On September 20, three days before world leaders meet in New York for the United Nations Emergency Climate Summit, hundreds of thousands of school students and workers will join millions worldwide to down tools as part of the world’s largest #ClimateStrike.
The Earth is currently in a state of global climate crisis with climate change having observable effects on the environment.
Shrinking glaciers, ramped bushfires, loss of sea ice, accelerated sea-level rise and more intense heatwaves are all deadly signifiers that the crisis has gone unaddressed for too long. Further, according to NASA’s Third and Fourth National Climate Assessment Reports this change will continue through this century and beyond.
The magnitude of this climate change, however, is dependant on the crucial course of action taken presently. Failure to act and enact systematic reform would see temperatures continue to rise, more droughts and heatwaves, stronger and more intensified hurricanes, increased flooding and more.
With these imminent natural threats, the national and global populous finds itself at a turning point beyond which further and worsened devastation will be irreversible. At this point, the wider public – both nationwide and worldwide – is speaking out.
Inspired by Swedish teenager Greta Thunberg, teenagers in regional Victoria kicked off the school strike movement in Australia last October, with 20,000 students striking nationally in November and then 150,000 in March. A larger attendance is expected at the upcoming September 20 Global Climate Strike, as concern about the climate crisis continues to grow.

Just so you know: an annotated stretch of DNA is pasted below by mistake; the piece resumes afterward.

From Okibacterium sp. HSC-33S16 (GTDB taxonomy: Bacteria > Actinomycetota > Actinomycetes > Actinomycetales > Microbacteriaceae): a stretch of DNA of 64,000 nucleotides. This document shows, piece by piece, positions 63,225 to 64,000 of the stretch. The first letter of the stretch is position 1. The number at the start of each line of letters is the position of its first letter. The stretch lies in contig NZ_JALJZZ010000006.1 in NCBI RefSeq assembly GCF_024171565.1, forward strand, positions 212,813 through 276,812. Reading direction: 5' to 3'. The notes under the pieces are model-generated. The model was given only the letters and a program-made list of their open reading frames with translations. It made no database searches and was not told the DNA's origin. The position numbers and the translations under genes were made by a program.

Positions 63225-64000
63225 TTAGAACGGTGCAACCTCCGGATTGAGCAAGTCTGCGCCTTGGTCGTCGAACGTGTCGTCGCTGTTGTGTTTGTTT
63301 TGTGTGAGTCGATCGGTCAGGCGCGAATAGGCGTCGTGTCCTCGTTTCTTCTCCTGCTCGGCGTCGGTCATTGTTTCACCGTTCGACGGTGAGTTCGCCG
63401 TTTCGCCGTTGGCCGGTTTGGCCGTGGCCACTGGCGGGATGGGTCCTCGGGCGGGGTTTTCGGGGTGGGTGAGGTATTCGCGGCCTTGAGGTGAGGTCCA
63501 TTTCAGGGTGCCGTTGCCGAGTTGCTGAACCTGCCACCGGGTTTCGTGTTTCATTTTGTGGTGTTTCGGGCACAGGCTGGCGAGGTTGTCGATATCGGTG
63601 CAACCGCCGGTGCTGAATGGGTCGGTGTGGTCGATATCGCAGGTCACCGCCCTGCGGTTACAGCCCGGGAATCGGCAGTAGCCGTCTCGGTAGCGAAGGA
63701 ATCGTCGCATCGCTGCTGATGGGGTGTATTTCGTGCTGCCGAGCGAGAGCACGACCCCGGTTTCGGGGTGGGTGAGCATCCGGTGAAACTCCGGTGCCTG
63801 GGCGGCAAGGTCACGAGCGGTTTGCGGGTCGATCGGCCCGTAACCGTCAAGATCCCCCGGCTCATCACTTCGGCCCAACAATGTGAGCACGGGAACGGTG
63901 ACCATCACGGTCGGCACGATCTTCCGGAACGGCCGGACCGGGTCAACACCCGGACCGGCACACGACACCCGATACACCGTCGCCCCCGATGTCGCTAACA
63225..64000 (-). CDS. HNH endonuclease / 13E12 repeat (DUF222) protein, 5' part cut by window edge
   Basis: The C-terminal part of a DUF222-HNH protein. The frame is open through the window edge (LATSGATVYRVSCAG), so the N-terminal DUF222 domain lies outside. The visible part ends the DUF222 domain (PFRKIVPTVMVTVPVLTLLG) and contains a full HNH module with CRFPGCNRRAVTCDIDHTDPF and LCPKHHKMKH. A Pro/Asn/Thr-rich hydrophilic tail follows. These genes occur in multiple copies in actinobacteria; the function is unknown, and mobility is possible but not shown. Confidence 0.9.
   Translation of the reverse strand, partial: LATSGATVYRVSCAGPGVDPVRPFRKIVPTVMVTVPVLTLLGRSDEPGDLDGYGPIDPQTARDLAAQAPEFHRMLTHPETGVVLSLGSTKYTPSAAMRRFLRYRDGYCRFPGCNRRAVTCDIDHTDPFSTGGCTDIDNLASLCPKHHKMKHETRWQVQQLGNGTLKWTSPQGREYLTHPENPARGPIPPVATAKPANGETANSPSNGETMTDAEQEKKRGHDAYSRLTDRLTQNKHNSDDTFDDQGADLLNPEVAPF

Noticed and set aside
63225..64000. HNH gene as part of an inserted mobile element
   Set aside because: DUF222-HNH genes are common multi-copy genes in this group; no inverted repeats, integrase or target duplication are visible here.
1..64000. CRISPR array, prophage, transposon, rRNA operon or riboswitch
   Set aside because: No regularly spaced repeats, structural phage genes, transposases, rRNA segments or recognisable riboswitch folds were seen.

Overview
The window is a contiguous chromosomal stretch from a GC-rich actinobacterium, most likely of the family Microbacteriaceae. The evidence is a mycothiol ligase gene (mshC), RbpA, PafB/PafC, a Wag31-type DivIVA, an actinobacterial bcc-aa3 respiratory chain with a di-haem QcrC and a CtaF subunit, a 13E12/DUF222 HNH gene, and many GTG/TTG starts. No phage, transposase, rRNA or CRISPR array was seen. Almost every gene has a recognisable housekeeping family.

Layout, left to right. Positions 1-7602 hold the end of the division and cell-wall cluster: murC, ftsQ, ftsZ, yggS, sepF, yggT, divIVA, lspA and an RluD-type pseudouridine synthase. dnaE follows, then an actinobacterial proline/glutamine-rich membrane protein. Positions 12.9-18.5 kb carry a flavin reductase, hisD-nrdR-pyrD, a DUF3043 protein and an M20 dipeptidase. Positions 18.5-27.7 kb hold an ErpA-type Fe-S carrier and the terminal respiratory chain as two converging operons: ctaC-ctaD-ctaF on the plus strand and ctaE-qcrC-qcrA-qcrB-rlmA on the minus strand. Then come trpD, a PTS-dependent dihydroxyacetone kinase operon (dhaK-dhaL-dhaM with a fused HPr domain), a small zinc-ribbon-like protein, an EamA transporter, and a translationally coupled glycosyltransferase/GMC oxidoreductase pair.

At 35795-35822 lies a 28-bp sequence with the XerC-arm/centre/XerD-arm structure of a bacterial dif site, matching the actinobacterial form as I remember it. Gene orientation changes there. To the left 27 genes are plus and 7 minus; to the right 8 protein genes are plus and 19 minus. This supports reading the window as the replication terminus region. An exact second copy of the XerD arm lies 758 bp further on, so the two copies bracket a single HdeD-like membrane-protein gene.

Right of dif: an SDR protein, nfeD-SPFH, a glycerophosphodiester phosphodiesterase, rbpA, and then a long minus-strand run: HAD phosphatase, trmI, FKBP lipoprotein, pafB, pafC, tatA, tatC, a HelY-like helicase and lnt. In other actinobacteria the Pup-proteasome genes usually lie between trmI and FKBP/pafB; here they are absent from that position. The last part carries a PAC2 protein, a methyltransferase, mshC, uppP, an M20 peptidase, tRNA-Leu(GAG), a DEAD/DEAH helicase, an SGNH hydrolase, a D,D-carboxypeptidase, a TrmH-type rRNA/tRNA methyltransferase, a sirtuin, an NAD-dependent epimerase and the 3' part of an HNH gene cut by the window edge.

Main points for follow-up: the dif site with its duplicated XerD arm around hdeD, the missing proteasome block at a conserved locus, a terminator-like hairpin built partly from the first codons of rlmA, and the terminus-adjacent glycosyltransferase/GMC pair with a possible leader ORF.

On September 20, in Australia, strikers will be calling for governments to commit to no new coal, oil and gas projects — including the imminent Adani mine. They will also be calling for 100 per cent renewable energy generation and exports by 2030 and the funding of just transition and job creation for all fossil-fuel industry workers and communities.
Students will be joined by workers, First Nations people, parents, unions and more at strikes in every capital city of Australia, dozens of regional towns and centres and every continent on earth.
Unable to vote at the recent Federal Election, students are undeterred by the outcome but committed to building a bigger, bolder movement to confront the climate crisis via the September strike.
School Strike 4 Climate student organisers have this to say about the strike:
Australia is already on the frontlines of the climate crisis. Our Government should be helping to transform our economy and society in ways that work for people and our planet. But instead, they are helping billionaire companies like Adani open the floodgates to new coal, oil and gas projects, which put all of us in the firing line of more dangerous climate impacts.
History reminds us that politicians rarely lead. They need people-powered movements to push them. By downing tools at a global scale, we’ll show our politicians that all of us want climate justice, because the alternative is unthinkable.
We’re striking in solidarity with everyone who’s being hurt by the climate crisis already and everyone who will be impacted if we don’t act now: First Nations people, workers, young people, mining communities and more.
Further, student organisers call for all to attend in aiding to make these essential steps to aid the crisis:
“Everyone is invited. Everyone is needed. On March 15, 1.6 million people went on strike globally. On September 20, we’re going even bigger. If you’re an adult, please take the day off and invite your friends, workmates and families to join us.”
Click HERE to see details of strikes taking place in Australia.
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